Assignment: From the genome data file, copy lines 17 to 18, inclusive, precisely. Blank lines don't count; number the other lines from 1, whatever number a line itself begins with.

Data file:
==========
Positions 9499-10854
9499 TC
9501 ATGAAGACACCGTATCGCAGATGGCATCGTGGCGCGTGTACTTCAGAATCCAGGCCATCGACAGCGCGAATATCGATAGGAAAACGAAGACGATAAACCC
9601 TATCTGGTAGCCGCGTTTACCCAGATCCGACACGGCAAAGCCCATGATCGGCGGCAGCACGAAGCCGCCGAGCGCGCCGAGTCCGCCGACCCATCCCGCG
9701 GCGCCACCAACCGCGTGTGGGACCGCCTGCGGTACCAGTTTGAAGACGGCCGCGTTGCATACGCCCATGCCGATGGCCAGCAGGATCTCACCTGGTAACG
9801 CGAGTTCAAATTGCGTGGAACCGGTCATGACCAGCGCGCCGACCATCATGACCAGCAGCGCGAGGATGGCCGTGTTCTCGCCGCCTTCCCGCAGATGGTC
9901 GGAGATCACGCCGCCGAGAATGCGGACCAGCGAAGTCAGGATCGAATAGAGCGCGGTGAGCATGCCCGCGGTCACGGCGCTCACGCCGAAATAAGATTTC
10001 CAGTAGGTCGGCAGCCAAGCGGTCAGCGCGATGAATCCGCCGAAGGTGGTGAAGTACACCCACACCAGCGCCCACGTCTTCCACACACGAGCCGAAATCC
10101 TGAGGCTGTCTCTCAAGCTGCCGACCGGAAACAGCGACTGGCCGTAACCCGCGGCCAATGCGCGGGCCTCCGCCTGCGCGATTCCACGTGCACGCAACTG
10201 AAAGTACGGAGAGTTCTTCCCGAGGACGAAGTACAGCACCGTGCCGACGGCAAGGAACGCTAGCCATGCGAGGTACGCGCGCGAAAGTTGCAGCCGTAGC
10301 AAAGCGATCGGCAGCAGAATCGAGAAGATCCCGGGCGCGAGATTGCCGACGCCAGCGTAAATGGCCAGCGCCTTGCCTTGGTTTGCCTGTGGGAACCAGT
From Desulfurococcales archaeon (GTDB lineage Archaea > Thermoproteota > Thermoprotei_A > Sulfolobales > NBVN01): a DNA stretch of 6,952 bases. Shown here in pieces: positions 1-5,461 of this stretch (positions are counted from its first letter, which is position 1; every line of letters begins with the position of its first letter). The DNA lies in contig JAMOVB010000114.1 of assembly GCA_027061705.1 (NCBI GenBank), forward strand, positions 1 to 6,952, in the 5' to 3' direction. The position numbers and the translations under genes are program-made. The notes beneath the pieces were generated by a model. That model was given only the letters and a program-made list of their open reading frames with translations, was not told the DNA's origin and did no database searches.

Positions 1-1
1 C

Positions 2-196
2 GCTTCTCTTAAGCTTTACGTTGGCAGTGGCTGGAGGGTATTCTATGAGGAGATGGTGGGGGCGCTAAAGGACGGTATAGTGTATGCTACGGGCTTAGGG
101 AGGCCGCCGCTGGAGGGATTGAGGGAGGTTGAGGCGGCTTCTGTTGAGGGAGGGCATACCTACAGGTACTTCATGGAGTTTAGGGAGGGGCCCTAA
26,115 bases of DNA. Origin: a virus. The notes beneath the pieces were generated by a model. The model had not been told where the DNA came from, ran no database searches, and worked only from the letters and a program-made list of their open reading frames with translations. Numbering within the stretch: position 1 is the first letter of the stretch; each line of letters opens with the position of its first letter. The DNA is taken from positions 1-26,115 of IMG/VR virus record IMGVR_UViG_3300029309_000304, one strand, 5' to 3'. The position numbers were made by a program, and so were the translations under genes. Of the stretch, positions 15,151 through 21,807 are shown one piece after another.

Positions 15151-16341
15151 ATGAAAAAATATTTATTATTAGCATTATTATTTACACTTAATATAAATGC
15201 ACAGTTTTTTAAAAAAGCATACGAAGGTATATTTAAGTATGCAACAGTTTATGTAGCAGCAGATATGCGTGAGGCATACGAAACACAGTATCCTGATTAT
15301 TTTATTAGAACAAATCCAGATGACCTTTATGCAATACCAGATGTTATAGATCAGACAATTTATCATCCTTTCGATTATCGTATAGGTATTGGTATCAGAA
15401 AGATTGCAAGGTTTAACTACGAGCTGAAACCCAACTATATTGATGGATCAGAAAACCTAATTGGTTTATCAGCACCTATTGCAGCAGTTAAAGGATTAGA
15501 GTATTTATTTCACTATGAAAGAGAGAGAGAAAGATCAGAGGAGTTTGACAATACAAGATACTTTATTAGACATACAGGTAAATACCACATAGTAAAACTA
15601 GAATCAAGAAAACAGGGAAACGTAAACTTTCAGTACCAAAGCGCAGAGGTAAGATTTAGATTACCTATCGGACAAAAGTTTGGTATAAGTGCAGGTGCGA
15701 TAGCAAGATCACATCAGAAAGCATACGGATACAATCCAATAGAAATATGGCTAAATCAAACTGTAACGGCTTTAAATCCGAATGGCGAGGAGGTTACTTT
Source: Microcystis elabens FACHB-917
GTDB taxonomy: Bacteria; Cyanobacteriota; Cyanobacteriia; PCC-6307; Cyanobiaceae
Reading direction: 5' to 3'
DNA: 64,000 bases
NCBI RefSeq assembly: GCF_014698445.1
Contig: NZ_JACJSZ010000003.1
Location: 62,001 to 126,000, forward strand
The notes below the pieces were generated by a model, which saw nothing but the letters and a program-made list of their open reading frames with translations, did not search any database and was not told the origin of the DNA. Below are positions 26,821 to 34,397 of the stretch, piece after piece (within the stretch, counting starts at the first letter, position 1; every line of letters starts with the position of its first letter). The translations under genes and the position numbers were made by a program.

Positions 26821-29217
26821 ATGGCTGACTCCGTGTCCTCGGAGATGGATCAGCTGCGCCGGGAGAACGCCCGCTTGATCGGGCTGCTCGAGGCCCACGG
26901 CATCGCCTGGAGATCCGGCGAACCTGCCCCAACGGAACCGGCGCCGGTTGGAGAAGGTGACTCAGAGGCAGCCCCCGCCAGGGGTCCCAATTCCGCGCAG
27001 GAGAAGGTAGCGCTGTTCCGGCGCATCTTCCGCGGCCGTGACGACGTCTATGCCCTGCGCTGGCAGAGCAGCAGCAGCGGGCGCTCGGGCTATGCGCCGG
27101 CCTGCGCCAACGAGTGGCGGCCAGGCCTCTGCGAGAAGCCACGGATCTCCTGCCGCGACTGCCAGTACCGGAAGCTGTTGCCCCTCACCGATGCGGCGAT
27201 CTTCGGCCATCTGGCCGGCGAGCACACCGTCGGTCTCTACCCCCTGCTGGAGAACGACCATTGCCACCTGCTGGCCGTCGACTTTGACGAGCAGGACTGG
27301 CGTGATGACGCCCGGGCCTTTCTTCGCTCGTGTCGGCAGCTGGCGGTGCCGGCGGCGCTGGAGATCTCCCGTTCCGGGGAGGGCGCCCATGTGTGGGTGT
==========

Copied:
101 AGGCCGCCGCTGGAGGGATTGAGGGAGGTTGAGGCGGCTTCTGTTGAGGGAGGGCATACCTACAGGTACTTCATGGAGTTTAGGGAGGGGCCCTAA
26,115 bases of DNA. Origin: a virus. The notes beneath the pieces were generated by a model. The model had not been told where the DNA came from, ran no database searches, and worked only from the letters and a program-made list of their open reading frames with translations. Numbering within the stretch: position 1 is the first letter of the stretch; each line of letters opens with the position of its first letter. The DNA is taken from positions 1-26,115 of IMG/VR virus record IMGVR_UViG_3300029309_000304, one strand, 5' to 3'. The position numbers were made by a program, and so were the translations under genes. Of the stretch, positions 15,151 through 21,807 are shown one piece after another.